What's New In Swift 2.0

I recently presented at VanSwift about what is new in Swift 2.0. Here are my slides:

What’s New

There are 3 major features in Swift 2.0 that are new:

  1. Protocol Improvements
  2. Error Handling
  3. Control Flow

What Are Protocols?

A protocol defines an interface of methods, properties, and other requirements for a piece of functionality.

protocol SomeType {
  var someVar: Int { get set }
  static var someTypeVar: Int 
  func someFunc()
  static func someTypeFunc()

The protocol doesn’t actually provide an implementation for any of these requirements—it only describes what an implementation will look like. The protocol can then be adopted by a class, structure, or enumeration to provide an actual implementation of those requirements. Any type that satisfies the requirements of a protocol is said to conform to that protocol.

Protocols can require that conforming types have specific instance properties, instance methods, type methods, operators, and subscripts.

That is the basics of protocols, but protocols have additional features:

The mutating keywords signifies that the inner state of the type may change. That means the type must be instantiated with a var rather than a let to call that function.

A protocol can define how a type must be instantiated by declaring an init method or a required init method.

The last major thing to note that methods in pure Swift protocols must always be implemented. To get optional methods, the protocol must be marked as @objc. This is for compatability with optional methods in Objective-C protocols.

What’s New in Protocols

Protocol Extensions allow protocols to contain method implementations, not just declarations. Protocol Extensions may also have type constraints:

extension CollectionType where Self.Generator.Element: IntegerArithmeticType {
  var average: Self.Generator.Element {
    var accumulate = 0
    var count = 0
    for c in self {
      accumulate += c
    return count == 0 ? 0 : accumulate/count

The above code snippet implements an average function when the conforming type is of type IntegerArithmeticType. This saves you from implementing average for integers, unsigned integers, integers of different size, etc.

Swift 2.0 Error Model

The new error handling mechanism in Swift 2.0 looks like exception handling, but it can really be thought of as syntactic sugar around return values.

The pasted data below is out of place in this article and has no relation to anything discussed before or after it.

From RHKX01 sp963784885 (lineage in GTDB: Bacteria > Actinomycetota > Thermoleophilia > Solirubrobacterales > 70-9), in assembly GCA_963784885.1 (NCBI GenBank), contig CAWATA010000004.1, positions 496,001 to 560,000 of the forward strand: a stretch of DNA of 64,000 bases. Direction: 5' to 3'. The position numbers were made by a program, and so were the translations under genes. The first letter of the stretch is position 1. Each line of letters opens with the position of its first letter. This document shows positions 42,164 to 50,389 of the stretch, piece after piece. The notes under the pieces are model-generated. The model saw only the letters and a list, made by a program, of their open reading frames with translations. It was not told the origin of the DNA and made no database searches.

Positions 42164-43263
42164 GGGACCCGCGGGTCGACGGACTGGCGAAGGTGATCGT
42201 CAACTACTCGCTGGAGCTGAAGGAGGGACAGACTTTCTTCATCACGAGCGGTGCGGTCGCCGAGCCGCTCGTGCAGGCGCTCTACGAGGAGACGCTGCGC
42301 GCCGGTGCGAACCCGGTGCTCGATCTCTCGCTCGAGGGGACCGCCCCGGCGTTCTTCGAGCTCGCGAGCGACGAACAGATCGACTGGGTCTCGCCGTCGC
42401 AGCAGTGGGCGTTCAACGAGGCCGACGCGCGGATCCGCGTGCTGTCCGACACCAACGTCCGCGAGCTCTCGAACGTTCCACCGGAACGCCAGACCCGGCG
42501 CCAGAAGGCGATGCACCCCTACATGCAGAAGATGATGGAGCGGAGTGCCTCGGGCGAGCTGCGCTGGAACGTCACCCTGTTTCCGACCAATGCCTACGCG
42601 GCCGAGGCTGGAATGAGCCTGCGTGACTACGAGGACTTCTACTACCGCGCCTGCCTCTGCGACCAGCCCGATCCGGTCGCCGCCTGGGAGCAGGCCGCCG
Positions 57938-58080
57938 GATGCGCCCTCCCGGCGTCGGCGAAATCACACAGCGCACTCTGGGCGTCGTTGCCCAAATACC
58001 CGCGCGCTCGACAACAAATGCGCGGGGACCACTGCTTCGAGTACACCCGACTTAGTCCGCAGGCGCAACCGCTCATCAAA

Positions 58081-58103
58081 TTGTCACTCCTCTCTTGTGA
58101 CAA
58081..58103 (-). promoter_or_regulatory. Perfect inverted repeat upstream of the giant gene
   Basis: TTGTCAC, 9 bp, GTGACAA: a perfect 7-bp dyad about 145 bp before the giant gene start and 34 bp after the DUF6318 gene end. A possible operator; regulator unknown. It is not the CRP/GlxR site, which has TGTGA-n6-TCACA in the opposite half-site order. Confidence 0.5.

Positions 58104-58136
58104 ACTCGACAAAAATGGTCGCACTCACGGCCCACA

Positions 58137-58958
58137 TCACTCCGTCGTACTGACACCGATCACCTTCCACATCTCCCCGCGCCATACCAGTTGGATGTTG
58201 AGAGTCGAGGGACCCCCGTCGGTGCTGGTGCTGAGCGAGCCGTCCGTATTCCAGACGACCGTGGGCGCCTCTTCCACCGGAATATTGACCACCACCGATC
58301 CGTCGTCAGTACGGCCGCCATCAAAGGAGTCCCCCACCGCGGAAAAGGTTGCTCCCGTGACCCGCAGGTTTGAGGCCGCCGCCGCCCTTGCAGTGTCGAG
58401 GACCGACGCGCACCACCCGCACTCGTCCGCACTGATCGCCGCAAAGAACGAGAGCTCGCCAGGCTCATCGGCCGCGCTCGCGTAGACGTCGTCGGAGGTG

The old Objective-C/Cocoa way to return an error looked like:

NSError *error;
BOOL success = [object functionMayFailWithError:&error];
if (success == NO) {
  // Check the error variable

Error handling was optional. How many times have you seen a nil passed in as the NSError object?

In Swift, it is mandatory to handle errors:

do {
  try object.firstFunctionThatMayFail()  // the try is mandatory
  try object.secondFunctionThatMayFail() 
} catch {


Functions that may throw must be wrapped in a do block. And the function call must be prepended with a try. This is NOT optional. The compiler will complain if you do not do this.

Representing Errors

The way to represent an error is to conform to the empty ErrorType protocol.

enum HTTPError : ErrorType {
    case BadRequest = 400
    case Unauthorized = 401
    case Forbidden = 403
    case NotFound = 404

And when you “throw” an error, you must mark your function as throws. I’ve put scare quotes around “throw” because it can be thought of as syntactic sugar around returning an NSError.

struct WeirdError : ErrorType {
  let error: String

func functionThatMayThrow() throws -> Int {
  if someStateIsWeird {
    throw WeirdError
  return 0

And the way you catch an error looks like this:

do {
  try functionThatMayThrow()
} catch WeirdError {
  print("Weird Error")

Catching Errors

There are a few things to note about catching errors. catch patterns are very much like patterns for the switch statement.

Either a catch must be exhaustive, it must catch all possible errors, or the catching function must be marked as throws to propogate the error up the call stack.

An empty catch pattern catches all errors.

Error propogation can be disabled with a force try:

try! functionThatMayThrow()

But note that this will result in an runtime exception if the function throws.

Control Flow: defer and guard

The new defer keyword guarantees that a piece of code will be executed at the end of a scope block:

func readFile(filename: String) throws {
  let file = open(filename)
  defer {
  while let line = readline(file) {
  // defer is executed here

If there are multiple defer blocks in a scope, they will be executed in reverse order. Also, a defer block may NOT call break or return. This is because it is ambiguous where the defer block would be returning to.

The new guard keyword is like an if not:

func printName(name: String?) {
  guard let name = name else {
  print("Hello \(name)")

The optional bindings in a guard are available for the rest of the scope block. And guard works the opposite of defer. A guard block MUST call return, break, or continue.

defer and guard are kind of like chocolate and peanut butter. When you see one, you will probably see the other, too:

func readFile(filename: String) {
  guard let file = open(filename) else {
  defer {
  while let line = readline(file) {


Those are the major features that were added to Swift 2.0. There are a bunch of other features that I have not covered. And of course there were also bug fixes to the language and to the tools.